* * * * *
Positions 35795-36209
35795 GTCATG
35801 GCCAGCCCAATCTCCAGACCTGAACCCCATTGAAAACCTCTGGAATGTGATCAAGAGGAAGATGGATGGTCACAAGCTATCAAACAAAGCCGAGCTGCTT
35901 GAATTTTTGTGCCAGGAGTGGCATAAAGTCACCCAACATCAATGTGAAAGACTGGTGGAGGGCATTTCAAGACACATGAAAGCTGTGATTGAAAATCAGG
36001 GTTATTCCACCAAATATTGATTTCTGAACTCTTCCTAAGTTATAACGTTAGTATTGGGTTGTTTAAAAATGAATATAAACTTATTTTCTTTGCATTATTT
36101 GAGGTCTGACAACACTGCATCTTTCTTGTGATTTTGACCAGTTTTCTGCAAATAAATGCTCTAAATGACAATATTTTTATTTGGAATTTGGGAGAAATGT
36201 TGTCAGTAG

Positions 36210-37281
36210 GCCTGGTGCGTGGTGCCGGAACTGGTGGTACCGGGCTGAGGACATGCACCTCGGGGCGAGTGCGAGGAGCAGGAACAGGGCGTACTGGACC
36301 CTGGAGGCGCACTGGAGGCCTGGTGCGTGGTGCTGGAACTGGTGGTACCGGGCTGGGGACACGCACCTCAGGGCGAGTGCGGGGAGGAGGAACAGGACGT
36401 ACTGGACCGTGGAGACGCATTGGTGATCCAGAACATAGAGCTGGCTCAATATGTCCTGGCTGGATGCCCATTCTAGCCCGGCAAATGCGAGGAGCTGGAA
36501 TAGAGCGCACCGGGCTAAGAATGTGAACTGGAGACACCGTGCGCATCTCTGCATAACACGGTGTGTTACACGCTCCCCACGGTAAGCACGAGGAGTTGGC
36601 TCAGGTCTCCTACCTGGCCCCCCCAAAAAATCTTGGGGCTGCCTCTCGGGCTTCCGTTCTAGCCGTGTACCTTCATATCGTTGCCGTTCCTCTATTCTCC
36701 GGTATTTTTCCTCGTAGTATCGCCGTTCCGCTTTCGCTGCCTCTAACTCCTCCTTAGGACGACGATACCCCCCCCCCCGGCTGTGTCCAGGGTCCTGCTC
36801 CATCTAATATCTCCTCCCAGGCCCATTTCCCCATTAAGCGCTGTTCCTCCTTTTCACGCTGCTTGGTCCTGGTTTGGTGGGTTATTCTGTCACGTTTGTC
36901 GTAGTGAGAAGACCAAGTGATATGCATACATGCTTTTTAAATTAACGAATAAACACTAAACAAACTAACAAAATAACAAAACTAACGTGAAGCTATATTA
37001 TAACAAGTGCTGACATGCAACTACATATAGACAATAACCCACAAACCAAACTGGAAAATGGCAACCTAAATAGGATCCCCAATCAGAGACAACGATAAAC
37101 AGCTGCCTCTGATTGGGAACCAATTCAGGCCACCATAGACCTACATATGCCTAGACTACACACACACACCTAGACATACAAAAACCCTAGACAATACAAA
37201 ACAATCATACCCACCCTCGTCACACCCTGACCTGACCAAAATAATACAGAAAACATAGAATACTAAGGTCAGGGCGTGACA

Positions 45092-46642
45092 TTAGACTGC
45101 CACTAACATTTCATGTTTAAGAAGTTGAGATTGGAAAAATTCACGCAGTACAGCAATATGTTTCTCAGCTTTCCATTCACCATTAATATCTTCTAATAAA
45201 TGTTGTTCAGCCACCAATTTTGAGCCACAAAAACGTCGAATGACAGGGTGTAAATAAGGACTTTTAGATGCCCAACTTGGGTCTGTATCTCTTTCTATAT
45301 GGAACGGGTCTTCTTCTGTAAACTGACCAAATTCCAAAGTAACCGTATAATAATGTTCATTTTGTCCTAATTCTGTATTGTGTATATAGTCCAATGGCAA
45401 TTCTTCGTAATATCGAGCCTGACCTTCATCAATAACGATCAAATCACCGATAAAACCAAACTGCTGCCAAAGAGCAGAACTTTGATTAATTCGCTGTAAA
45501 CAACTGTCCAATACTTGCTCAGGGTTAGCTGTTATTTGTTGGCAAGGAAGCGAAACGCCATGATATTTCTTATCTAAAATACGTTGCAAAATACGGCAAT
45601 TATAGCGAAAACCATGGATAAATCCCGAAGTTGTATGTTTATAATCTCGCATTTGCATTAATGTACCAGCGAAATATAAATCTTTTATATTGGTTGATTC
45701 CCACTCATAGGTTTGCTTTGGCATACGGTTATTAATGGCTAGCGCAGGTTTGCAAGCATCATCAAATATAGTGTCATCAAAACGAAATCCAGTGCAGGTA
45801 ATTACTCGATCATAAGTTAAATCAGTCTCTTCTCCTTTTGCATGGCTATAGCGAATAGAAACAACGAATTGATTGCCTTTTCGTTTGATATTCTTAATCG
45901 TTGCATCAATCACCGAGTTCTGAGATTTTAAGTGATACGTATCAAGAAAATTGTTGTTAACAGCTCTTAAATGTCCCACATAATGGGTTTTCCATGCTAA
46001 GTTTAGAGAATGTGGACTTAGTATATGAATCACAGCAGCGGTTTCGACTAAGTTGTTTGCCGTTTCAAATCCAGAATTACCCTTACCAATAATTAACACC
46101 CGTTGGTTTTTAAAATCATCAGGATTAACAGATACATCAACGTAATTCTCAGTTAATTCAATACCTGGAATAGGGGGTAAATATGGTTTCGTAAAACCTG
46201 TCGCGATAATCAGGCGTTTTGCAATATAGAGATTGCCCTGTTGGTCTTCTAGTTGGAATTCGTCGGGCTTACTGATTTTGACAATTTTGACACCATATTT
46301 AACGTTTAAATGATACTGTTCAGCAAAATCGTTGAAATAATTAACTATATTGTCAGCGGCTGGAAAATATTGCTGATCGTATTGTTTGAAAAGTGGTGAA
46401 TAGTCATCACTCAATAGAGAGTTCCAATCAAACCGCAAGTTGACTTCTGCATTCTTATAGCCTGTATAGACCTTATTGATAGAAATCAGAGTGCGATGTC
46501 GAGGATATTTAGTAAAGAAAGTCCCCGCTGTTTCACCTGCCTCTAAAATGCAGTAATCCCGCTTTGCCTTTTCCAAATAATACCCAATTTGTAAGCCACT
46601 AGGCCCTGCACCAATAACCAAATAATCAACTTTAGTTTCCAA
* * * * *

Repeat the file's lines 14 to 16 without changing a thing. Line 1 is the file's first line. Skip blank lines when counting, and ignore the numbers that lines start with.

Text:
36701 GGTATTTTTCCTCGTAGTATCGCCGTTCCGCTTTCGCTGCCTCTAACTCCTCCTTAGGACGACGATACCCCCCCCCCCGGCTGTGTCCAGGGTCCTGCTC
36801 CATCTAATATCTCCTCCCAGGCCCATTTCCCCATTAAGCGCTGTTCCTCCTTTTCACGCTGCTTGGTCCTGGTTTGGTGGGTTATTCTGTCACGTTTGTC
36901 GTAGTGAGAAGACCAAGTGATATGCATACATGCTTTTTAAATTAACGAATAAACACTAAACAAACTAACAAAATAACAAAACTAACGTGAAGCTATATTA